'Smooth' is not and never has been how I'd describe my movements. I have a hard time finding a beat, and a harder time staying with it - and my W is wedded to the beat. All of our lives together, she's complained about musicians missing the beat. I imagine she's right, but I can't hear it. I definitely have left and right feet, but sometimes I confuse which is which.
All the same, dancing together is amazing fun. The lousier you are at the beginning, the more fun it is likely to be - after all, going from nothing to a basic step gives you a sense of great accomplishment.
So I encourage you to learn. It's possible you're one of the 20 uninjured people alive who can't dance, but very unlikely, especially since you like music. There are usually cheap classes given at high schools, community colleges, city/town/village rec centers - take one. You owe it to yourselves.
Come to think of it, moving to the music - like in a dance class - could reconnect you music. I don't mean to argue, but facts is facts....
[This message edited by sisoon at 2:29 PM, October 25th (Friday)]
I'll keep that advice in mind, sisoon. I once tried to two-step, and it was a disaster. I think I will have to stick with the mosh pits. That is a groove I can get into.
My wife has hinted at us taking salsa lessons. That scares me! Maybe I will take the plunge one day. I figure it's her toes that are at risk, so why not?
I appreciate your humor.
What do you plan on listening to when you get your adapter for your headphones?
I understand what you're saying about not hearing the beats in music. I can hear the bass, but none of the high pitched sounds. I can't hear any whispering or birds... as well as most door bells, timers, and ring/text sounds! As far as the dancing goes, do you count your music? That's what I did back in my dancing days.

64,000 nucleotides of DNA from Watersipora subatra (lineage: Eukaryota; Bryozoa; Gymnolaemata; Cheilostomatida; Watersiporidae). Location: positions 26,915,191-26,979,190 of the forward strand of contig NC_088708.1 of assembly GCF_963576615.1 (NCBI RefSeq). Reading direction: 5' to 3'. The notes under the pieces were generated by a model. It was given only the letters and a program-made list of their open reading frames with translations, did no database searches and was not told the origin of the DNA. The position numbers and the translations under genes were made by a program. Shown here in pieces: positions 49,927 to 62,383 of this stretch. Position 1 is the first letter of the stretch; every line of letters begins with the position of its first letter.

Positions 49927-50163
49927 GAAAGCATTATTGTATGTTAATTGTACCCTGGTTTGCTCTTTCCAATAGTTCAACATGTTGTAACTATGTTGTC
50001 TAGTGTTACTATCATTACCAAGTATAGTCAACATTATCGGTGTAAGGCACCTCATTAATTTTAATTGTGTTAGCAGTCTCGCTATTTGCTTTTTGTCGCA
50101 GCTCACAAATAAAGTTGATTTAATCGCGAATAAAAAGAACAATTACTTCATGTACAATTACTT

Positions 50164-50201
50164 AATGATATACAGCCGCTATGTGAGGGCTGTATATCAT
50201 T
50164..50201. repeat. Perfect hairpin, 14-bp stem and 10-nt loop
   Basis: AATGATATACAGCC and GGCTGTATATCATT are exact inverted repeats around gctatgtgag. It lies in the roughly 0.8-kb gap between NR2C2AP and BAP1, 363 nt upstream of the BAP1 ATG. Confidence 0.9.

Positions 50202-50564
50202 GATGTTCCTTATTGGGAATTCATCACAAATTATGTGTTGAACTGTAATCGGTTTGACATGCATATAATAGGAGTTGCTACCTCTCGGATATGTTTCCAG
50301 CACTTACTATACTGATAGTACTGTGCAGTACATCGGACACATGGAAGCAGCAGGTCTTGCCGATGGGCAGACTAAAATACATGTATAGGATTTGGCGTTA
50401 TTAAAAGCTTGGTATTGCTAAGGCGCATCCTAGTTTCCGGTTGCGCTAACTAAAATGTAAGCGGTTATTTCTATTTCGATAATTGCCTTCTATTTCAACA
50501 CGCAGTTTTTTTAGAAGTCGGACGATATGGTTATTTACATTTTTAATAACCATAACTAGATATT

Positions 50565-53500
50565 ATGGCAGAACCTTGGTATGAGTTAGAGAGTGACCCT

Thanks for the reminder that we need to look into ourselves and see how we feel about things in our lives from time to time.
Your mind is razor sharp - I know it's not the same but I bet you can re-visit some of your favorite symphonies in your noggin when you want.
I'm glad you and Mrs.Sisoon are enjoying dancing together.
My favourite live music is bluegrass, five musicians around one microphone in an old church lined with hardwood. Glorious.
I do go to the occasional rock show but always bring earplugs.
Chet Atkins got so discouraged from hearing loss that he finally gave up playing. It broke his heart in the end.
It's hard. I hear ya.
ETA I was just shopping for headphones today. My old ones were 20 years old when I sat on them and broke them. New ones are pricey, but they sound really good, even on an mp3 on ITunes. I was amazed at the quality. On a real hi fi they would be spectacular.
[This message edited by FaithFool at 11:16 PM, October 25th (Friday)]
I can hear snatches of music in my head. I can't carry a tune, though, so I can't hear it for long. Bummer.
Bluegrass, you bet, FaithFool! No BG clubs around here, but a guy brings various artists in every month. It's always terrific. I get there early, so I can sit within 10-15 feet of the lead singer....
I'm not rushing to get headphones. No matter what, live music is better. I posted feeling sorry for myself - forgetting that the Northwestern U orchestra is performing tonight. We're going, and we can sit very close to the musicians. It's not the CSO, but there's so much musical talent around that even amateurs around here make very satisfying music.
LT, These are Siemens/Rexton digital HAs. Receiver in the ear, electronics behind the ear. Mine were rebuilt under warranty 15 months ago. On a big HA forum, a lot of people say they rebuild their HAs every 1-3 years, so I figured it was normal. This year mine just weren't amplifying anymore. Last year it sounded like the mics and the amplifiers stopped working. I was using them at the g2g, and they weren't working right then.